Maybe he should look for funding for a Research Unit.
"The paradox arises from the fact that, until you’ve been sick, you cannot know what it will be like. And moreover, the experience may change you in ways that you cannot predict or even understand before you were sick."
The above is adapted just slightly from Laurie Paul.

Saturday, January 02, 2016


A very good film, maybe better, and a great one, at Lincoln Center. Both were digital projections. The restored Mizoguchi was difficult to watch (there are no previews on youtube). I was shocked to find out The Assassin was shot in film, given the extreme difference in texture between the interior and bright exterior shots. The framing and pacing of Hou's film owes a lot to video art. Video art, coming out of fine art, began as a struggle to come to terms with narrative by opposing it, as in Warhol or Wilson, or by trying to see motion as another physical formalism: the equivalent of Balanchine and Cunningham in dance, or Stella, from the 70's on. Warhol and Wilson work out of a fear, of time and death, things the others simply ignore.

Painting even at it's most dynamic in appearance is still static in fact: self-contained. A film is a series of images defined by their incompletion. The perfection is in the whole. Video art began as a kind of non-narrative art within implicitly narrative form, taken by its makers and audience to be more serious than movies as "performance art" was considered more serious than theater. But as time passed video and film have merged as visual arts, as visual poetry, while television has taken on the role of visual prose.

Hou a follower of Ozu; his film is arty in a sense Ozu's films weren't. A few of his shots are so strong on their own that they overwhelm the narrative. They were intended to, but they're in conflict with the ephemeral nature of projected light and time: they linger, like photographs.

Mizoguchi's films are tougher than Ozu's. The Story of the Last Chrysanthemums is comfortably between so many categories -entertainment, melodrama, tragedy- as to be beyond them. It's a movie that's so good, so specific in the placement and timing of actors and camera and edits, and with that specificity feeding the engagement of the audience with the story and the form, that it deserves to be called art. Hou's film was made as art, and it is. It's a subtle difference at the highest level, the difference between being serious and wanting to be.

Hou uses digital technologies; Tarantino opposes them, while being equally academic in his relation to film and history. The only thing that bothers me is that the distinction is being forgotten. I've read nothing but praise for the Mizoguchi restoration; the only negative comment was from the man taking my ticket. He was right. A lot's been lost.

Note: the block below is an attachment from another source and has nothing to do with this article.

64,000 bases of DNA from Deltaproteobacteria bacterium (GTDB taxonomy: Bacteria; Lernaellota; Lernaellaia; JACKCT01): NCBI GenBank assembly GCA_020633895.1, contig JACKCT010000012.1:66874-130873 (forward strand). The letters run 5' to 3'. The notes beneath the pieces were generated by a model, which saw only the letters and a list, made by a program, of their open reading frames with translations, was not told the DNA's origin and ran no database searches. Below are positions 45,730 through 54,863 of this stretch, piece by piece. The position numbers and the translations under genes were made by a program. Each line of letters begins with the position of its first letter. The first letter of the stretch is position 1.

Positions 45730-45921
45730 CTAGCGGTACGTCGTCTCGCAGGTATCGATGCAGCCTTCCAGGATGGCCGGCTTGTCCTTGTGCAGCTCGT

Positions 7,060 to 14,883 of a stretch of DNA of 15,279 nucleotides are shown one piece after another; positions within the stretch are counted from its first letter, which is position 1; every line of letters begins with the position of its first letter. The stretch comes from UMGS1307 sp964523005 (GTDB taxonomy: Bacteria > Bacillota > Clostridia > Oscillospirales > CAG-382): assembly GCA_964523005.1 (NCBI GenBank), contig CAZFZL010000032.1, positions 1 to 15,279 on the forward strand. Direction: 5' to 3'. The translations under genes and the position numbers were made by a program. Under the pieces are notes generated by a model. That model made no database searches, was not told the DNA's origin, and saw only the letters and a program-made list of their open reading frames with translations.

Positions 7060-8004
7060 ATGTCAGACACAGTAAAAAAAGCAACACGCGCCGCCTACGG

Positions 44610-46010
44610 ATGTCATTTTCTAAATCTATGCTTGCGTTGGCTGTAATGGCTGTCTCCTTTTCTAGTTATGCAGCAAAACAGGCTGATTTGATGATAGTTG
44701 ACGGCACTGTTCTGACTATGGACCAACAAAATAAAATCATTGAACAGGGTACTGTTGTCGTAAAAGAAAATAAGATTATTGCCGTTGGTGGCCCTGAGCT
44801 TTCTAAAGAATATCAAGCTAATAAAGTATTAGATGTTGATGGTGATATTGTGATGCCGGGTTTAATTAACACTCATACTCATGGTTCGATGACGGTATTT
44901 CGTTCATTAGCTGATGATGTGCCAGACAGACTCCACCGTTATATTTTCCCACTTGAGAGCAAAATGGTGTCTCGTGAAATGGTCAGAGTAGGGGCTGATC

Not done with this.

New tags for old topics: Video Art/Gallery Film, Frank Stella

related: The Pictures Generation, Baldessari
Rewritten a bit from 2012 (I've repeated it before); reposted last week
Arguments could be made that the original intent of the reconstruction amendments was "unconstitutional", inconsistent with previous understandings, or that the framers wrote amendments in race neutral terms but then while they could promoted discrimination based on race. A brilliant decision, to set their own policies on auto-destruct, only after they'd begun to do their work.

Constitutional consistency and Biblical inerrancy are related. Reading is interpretation, and saying with Scalia, "the constitution as I interpret it is a dead constitution" is oxymoronic [also hypocritical, see Jack Balkin]. To quote Karl Rove, "we invent our own reality".

From "A New Birth of Freedom: The Forgotten History of the 13th, 14th and 15th Amendments". J.J. Gass and Nathan Newman for the Brennan Center:
[I]n 1867 Congress passed a law providing relief for “freedmen or destitute colored people in the District of Columbia,” to be distributed under the auspices of the Freedmen’s Bureau. Of particular importance in the late 1860s was the Bureau’s operation of schools for blacks, to the point that black children in the South were often better educated than their white counterparts. Opponents, including Johnson, raised the same arguments that would be marshaled against affirmative action programs a century later, but well more than the necessary two-thirds of Congress concluded that the 13th and 14th Amendments authorized race-conscious legislation to ameliorate the social condition of blacks.
"to the point that black children in the South were often better educated than their white counterparts." How's that for a brilliant way to sow anger and mistrust among the poor white trash? Divide the poor, and conquer. The policy was blatantly unconstitutional, but it was the only call the white liberal elite were capable of making.

When Harold Washington won his first term as mayor of Chicago, after an election in which the white vote was split between two white candidates, one of the first things he did was tour white working class neighborhoods. He walked around and said "Hey, These streets are a mess! These garbage cans haven't been emptied for weeks! We'll have to do something about that!" And he did. The locals were shocked. They never thought a black mayor would give a damn about them. Washington won his second term running against only one significant opponent.

Elite liberalism is the philosophy of people slightly abashed by their own power, but not willing to give it up. It's noblesse oblige as opposed to winner take all; winner take all comes to down to loser offspring of the winner inherits the spoils. Reconstruction and the New Deal, preserved the republic of rulers and ruled. They made the world safe for capitalism. Conservatives left to their own devices would have given us a US as a third rate power made up of a bunch of constantly feuding mini-states.